“Martha, Martha,” the Lord said, “you are worried and upset about many things, but few things are needed—or indeed only one. Mary has chosen what is better, and it will not be taken away from her.” (Luke 10:41-42)
I am a contemplative by nature. To be very honest about it, I am truly only myself (as God intended) when I am free of the insidious demands and annoyances of this ridiculous economic and cultural slavery we’ve invented for ourselves. I did not always see it this way, but I certainly do now. I guess getting old can include this realization.
Although I willingly engage in what is required of me to make my way in the world, my soul no longer has any desire to be immersed in it. Over the course of years of ambitious pursuits, my orientation has turned increasingly toward home. Here, where we have chosen to live, our land is beautiful. Such an abundance of life! Things not made with hands. A wisdom different from ours.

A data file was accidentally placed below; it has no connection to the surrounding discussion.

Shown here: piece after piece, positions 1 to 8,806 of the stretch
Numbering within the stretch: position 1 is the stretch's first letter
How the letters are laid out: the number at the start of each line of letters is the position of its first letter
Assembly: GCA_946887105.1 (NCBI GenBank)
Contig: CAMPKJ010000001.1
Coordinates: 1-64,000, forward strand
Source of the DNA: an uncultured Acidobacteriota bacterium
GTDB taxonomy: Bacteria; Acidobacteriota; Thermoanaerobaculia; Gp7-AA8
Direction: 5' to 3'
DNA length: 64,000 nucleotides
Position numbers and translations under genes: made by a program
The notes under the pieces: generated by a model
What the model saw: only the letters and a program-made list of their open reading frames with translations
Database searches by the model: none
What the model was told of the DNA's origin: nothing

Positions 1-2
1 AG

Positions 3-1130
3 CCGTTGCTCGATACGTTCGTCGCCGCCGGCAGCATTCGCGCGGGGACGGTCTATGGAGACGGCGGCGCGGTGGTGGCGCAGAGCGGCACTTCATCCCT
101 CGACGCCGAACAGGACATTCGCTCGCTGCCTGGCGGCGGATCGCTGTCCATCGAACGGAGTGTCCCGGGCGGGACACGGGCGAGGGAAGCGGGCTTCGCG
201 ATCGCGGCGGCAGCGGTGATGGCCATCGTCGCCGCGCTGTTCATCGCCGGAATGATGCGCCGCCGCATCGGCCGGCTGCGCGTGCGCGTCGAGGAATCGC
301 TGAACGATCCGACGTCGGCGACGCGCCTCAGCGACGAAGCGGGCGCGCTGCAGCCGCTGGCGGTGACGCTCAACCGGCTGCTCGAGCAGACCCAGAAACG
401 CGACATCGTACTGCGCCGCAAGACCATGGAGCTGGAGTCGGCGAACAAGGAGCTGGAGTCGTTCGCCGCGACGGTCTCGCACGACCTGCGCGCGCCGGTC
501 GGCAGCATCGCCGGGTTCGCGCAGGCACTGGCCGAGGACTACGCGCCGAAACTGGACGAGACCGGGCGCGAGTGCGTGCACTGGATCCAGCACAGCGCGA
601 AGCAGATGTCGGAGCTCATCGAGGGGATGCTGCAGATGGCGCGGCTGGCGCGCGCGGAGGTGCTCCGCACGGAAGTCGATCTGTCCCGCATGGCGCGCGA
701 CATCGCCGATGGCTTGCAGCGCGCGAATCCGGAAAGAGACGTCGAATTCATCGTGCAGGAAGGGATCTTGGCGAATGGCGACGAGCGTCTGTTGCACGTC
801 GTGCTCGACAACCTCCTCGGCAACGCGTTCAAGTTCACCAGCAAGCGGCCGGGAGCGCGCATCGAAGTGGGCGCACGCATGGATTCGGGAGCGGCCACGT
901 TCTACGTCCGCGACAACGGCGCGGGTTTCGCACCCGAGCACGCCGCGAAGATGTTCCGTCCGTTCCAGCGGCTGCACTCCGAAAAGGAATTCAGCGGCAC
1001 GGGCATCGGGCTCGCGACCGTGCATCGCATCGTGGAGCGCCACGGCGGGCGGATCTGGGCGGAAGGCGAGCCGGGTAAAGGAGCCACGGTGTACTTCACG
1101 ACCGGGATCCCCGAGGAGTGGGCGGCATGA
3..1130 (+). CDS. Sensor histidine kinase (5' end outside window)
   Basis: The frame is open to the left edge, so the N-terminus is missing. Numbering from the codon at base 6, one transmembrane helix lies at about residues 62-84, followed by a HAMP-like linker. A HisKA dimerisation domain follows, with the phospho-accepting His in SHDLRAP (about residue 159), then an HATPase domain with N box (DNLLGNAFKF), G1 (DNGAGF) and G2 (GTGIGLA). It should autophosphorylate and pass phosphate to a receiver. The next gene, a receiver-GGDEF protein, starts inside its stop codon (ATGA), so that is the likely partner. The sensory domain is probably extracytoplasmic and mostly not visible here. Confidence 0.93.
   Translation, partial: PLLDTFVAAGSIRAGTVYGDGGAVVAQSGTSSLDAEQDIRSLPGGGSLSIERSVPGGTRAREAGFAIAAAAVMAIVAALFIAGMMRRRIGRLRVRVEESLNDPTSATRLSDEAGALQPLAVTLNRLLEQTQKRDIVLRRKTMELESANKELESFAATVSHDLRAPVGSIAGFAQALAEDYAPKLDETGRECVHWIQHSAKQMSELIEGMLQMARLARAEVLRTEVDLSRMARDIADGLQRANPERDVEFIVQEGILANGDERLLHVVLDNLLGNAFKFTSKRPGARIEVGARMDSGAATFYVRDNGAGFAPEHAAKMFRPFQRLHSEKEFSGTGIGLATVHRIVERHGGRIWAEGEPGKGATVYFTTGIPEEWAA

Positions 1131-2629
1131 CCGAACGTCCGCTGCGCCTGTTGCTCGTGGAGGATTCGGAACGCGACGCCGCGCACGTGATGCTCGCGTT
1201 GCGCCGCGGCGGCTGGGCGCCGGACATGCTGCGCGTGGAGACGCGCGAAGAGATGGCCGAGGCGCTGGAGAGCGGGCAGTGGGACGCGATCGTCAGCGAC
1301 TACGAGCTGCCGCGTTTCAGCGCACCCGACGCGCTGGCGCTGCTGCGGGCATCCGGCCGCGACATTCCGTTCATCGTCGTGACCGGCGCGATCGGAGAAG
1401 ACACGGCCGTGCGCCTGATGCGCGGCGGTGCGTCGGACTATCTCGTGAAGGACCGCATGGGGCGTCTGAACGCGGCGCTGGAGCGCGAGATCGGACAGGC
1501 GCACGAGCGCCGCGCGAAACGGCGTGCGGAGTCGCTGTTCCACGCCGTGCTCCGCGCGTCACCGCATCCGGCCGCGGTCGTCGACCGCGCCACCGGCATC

To set it all in perspective, then…the so-called “vagaries of existence”, the annoyances and hardships, have always existed and always will, but truth persists more deeply and outlasts all else. Nonsense demands my life but love returns it to me, transformed and redeemed.
So here I am alone on this day off from work, with the dog; one vacation day at home. One perfect day free of demands and work. One precious moment of eternity in time. Home. The world goes on its way without me in it, and thank God for that.
I harvested arugula from the garden for a salad to go with my wife’s home-cooked (by me) meal this evening. Birthday appreciation. I baked a cake, too. Such acts of attention and kindness and gratitude and love spontaneously flourish when I am not crushed by the obligations that ultimately lead to nothing but a paycheck.
After washing the dishes, I sit on the deck and observe the wind playing across the prairie and in the treetops. Birds are singing. Nature is a love story. How often I have forgotten this. A spontaneous prayer rises: Lord, set me apart in this peace forever. Let me never forget your kindness.
I’ve had enough of the Martha life; it’s time for the Mary life.